Notice the bolded parts. If you knit right handed, you will be moving your stitches clockwise (from the needle in your left hand to the needle in your right) as you knit these rounds. So in each round you’ll knit just a few stitches in this direction, then you’ll add a stitch (k f&b), then you’ll go all the way around the tube of knitting without increasing again, coming back to your starting point. Doing this, your increases will all ended up on the Left side of your knitting.

But if you knit left-handed, you will be moving your stitches counterclockwise  (from the needle in your right hand to the needle in your left)  as you knit these rounds—so your increases will end up on the Right side of your knitted tube!

Now, lest you think, oh well, I’ll just wear the mittens with the top side down and that will fix the problem—remember, there’s an owl on the top of this pattern! You will ended up wearing the owl on the palm of your hand that way. It’s much easier to wear the “Left” mitten on your right hand and vice versa. Otherwise, you have to have to move the entire owl pattern to the other side of the mitten (and since those  purl stitches you see above are part of the own pattern, you’ll have to start altering the pattern as you’re making those increases—and I’m pretty sure that would be obnoxious).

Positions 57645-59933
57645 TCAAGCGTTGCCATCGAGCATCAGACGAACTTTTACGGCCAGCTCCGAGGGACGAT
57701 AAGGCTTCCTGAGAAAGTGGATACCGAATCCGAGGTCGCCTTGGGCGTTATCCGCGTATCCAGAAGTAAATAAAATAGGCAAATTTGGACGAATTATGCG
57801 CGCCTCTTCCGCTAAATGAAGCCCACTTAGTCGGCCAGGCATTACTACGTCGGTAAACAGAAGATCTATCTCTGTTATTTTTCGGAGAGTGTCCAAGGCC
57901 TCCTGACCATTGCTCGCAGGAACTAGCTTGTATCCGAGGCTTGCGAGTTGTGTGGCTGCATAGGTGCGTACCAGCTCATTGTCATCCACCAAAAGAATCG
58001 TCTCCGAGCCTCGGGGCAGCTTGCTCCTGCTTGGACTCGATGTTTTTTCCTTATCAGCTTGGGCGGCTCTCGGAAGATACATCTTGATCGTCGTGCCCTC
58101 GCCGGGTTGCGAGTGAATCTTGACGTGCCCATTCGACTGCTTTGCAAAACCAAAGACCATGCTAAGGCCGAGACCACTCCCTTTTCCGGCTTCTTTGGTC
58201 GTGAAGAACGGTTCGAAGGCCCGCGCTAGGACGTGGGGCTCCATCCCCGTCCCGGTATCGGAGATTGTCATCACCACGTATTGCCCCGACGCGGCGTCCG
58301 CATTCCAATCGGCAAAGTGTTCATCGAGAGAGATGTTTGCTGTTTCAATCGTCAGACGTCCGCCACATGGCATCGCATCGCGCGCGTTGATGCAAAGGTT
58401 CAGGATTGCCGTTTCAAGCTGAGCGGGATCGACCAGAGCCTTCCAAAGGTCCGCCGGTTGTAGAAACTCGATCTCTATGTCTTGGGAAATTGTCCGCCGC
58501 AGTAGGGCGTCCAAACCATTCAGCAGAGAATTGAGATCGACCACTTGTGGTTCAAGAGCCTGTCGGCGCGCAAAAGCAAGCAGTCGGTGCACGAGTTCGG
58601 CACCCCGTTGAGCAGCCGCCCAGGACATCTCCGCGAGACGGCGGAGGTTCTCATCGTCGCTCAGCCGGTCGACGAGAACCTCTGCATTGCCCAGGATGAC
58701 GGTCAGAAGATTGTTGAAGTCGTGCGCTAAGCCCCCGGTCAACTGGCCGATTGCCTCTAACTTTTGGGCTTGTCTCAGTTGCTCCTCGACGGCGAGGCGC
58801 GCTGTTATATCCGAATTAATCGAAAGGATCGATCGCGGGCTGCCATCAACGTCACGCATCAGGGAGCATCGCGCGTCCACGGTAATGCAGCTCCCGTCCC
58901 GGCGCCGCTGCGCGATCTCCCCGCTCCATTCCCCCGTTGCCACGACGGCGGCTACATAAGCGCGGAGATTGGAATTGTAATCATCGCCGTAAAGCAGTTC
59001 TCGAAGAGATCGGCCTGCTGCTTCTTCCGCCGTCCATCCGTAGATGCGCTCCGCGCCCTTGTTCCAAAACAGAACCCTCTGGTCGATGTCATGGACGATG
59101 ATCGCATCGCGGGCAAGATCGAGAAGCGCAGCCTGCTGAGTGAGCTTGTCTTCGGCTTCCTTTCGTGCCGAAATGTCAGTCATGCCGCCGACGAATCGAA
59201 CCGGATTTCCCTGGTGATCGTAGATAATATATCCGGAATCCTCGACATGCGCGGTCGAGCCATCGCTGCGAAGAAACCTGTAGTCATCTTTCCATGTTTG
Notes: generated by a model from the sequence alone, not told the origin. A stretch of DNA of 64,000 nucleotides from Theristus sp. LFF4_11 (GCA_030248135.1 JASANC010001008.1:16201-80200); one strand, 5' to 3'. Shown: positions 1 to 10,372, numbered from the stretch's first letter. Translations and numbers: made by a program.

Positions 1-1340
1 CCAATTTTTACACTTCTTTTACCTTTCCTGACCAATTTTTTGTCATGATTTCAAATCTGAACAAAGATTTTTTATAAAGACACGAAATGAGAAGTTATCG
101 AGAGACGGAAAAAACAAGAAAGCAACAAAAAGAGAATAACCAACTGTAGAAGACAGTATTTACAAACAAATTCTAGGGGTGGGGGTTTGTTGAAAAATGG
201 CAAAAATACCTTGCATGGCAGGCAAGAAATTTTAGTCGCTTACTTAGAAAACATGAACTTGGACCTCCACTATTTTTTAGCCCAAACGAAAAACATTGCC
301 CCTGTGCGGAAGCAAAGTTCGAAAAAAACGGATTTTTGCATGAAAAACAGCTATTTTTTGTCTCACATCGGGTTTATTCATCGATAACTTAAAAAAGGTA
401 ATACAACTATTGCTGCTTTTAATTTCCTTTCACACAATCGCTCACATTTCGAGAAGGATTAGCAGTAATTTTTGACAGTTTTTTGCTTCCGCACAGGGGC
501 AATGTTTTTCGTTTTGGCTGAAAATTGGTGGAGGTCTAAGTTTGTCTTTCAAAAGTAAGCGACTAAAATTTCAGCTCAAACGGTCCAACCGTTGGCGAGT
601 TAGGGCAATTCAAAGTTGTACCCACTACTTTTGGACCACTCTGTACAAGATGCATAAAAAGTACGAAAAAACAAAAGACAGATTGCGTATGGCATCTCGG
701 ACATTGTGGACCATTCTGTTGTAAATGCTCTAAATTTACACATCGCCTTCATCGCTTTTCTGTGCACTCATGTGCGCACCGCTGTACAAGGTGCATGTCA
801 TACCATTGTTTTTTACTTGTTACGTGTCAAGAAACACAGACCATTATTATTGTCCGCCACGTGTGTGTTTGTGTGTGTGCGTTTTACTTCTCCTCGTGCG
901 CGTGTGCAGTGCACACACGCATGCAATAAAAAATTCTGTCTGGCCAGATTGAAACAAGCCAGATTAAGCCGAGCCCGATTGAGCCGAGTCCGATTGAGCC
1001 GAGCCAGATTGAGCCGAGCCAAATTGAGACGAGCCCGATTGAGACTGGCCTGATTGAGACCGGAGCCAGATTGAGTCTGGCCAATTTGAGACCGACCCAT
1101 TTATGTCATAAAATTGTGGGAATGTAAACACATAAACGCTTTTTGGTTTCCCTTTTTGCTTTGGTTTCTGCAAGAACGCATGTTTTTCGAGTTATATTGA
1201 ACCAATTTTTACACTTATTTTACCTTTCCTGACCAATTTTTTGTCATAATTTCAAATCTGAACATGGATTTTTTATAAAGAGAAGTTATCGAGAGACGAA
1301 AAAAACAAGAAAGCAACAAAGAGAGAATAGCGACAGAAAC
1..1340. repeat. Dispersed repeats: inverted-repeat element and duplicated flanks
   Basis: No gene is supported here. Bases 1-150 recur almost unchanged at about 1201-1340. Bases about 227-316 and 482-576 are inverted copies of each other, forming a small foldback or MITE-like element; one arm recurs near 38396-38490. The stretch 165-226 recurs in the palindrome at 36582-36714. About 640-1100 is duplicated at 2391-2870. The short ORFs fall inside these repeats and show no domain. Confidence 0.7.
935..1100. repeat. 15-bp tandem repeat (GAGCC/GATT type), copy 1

The other time I’ve issue come up recently is on the slanted (i.e. directional) increases in the custom fit raglan sweater I’m working on: